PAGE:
Finally, the majority holds that the arbitrator implicitly found just cause here, and therefore that it exceeded its authority in then considering American Eagle's contract violations in reducing Balser's punishment. In reaching this conclusion the majority misinterprets the import of our decisions in Delta Queen and E.I. DuPont de Nemours v. Local 900 of the Int'l Chemical Workers Union ("Dupont"), 968 F.2d 456 (5th Cir.1992), and fails to follow United Steelworkers of America v. Enterprise Wheel & Car Corp., 363 U.S. 593, 80 S.Ct. 1358, 4 L.Ed.2d 1424 (1960).
In Delta Queen we explained that the phrase just cause "carries no talismanic significance in labor jurisprudence." Delta Queen, 889 F.2d at 604. "If a collective bargaining agreement defines `proper cause' to include a nonexhaustive list of offenses, an arbitrator cannot ignore the natural consequence of his finding that a listed offense was committed." Id. Thus, in Delta Queen because "proper cause" was defined to include carelessness, and the arbitrator found carelessness, he implicitly found "proper cause" even if he never used those words. Id. We then applied this rule to similar circumstances in DuPont, holding that where the arbitrator found the use of drugs on company premises was "a discharge offense," and then found that conduct occurred, a just cause finding was implicit. DuPont, 968 F.2d at 458-59.
In contrast to Delta Queen, here there is no contractual list of offenses that constitute just cause, the finding of which terminated the arbitrator's discretion. And unlike DuPont the arbitrator here never stated that the offenses that he found Balser guilty of were offenses that themselves constituted just cause. The majority argues that the arbitrator's statement that "[t]he Employer has not only the right, but a duty to rid the workplace of such conduct," (referring to harassment) was such a statement. But the arbitrator's statement that the airline had the right to rid the workplace of harassment is not the same as finding just cause to terminate Balser. Many steps short of termination would severely punish Balser for engaging in unacceptable conduct and deter the conduct from recurring, thereby "ridding" the workplace of that behavior. Likewise, while the arbitrator did find that Balser had violated company rules by arming himself with a dirk on board an aircraft, it never suggested that this rule violation was itself a ground for discharge. Contrary to the majority's suggestion, then, there is nothing in the arbitrator's opinion which mandates the inference that the arbitrator found just cause.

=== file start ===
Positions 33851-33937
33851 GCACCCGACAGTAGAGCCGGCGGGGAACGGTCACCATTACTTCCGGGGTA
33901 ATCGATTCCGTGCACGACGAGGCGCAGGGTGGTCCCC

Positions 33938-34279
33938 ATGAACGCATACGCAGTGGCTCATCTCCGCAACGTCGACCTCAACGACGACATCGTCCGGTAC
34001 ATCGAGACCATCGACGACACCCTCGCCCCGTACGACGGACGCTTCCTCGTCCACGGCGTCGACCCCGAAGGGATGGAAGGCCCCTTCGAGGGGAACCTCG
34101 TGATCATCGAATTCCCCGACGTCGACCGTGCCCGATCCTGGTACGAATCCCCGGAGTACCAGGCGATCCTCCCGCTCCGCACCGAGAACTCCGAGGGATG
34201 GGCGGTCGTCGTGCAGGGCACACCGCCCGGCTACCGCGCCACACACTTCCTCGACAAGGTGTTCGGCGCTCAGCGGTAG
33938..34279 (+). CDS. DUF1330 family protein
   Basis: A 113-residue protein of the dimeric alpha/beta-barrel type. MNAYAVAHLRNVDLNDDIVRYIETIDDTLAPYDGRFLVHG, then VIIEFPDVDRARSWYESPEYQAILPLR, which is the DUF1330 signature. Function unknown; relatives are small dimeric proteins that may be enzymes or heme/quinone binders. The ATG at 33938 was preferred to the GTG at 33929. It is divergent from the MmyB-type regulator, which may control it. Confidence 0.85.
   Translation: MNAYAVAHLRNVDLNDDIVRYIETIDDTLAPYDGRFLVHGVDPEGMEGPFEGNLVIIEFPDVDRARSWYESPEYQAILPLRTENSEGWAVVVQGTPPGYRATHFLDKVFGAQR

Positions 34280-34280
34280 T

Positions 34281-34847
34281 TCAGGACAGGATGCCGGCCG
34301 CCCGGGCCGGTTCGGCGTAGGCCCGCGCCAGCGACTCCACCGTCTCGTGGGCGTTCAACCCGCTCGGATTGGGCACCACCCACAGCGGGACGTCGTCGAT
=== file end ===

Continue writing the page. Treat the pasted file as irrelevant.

Absent such a necessary logical implication, as in Delta Queen and DuPont, we lack the authority to imply just cause, where, as here, it results in a finding that the arbitrator exceeded his untrammeled authority to interpret and determine just cause. If there is ambiguity as to whether an arbitrator is acting within the scope of his authority, that ambiguity must be resolved in favor of the arbitrator, as a mere "inference" of ultra vires action is insufficient "reason for refusing to enforce the award." United Steelworkers, 363 U.S. at 598, 80 S.Ct. 1358.
Thus, I believe that the arbitrator was acting within the scope of his contractual authority by interpreting the contract to authorize it to consider the airline's violation of Section 20(C)'s first-step hearing in determining just cause. I would, therefore, reverse the judgment of the district court and enforce the arbitration award.
Section 20(G)(2) states: "If the Company fails to ... hold a required hearing within the time limits specified, the pilot and the Association may consider the grievance denied."
InMisco the Court reversed the Fifth Circuit's decision refusing to enforce an arbitrator's award because the arbitrator had failed to consider all the evidence available to him in making his decision. The Court explained that barring fraud or gross misconduct the only limitation on an arbitrator's evidentiary determinations dwell in the contract. Misco, 484 U.S. at 39, 108 S.Ct. 364. The only such limitation in Misco was a ban on hearsay evidence, which the arbitrator did not transgress. Id. Because fraud or gross misconduct did not motivate the arbitrator, the reviewing court was powerless to impose additional evidentiary requirements on the arbitrator. Id. at 40, 108 S.Ct. 364.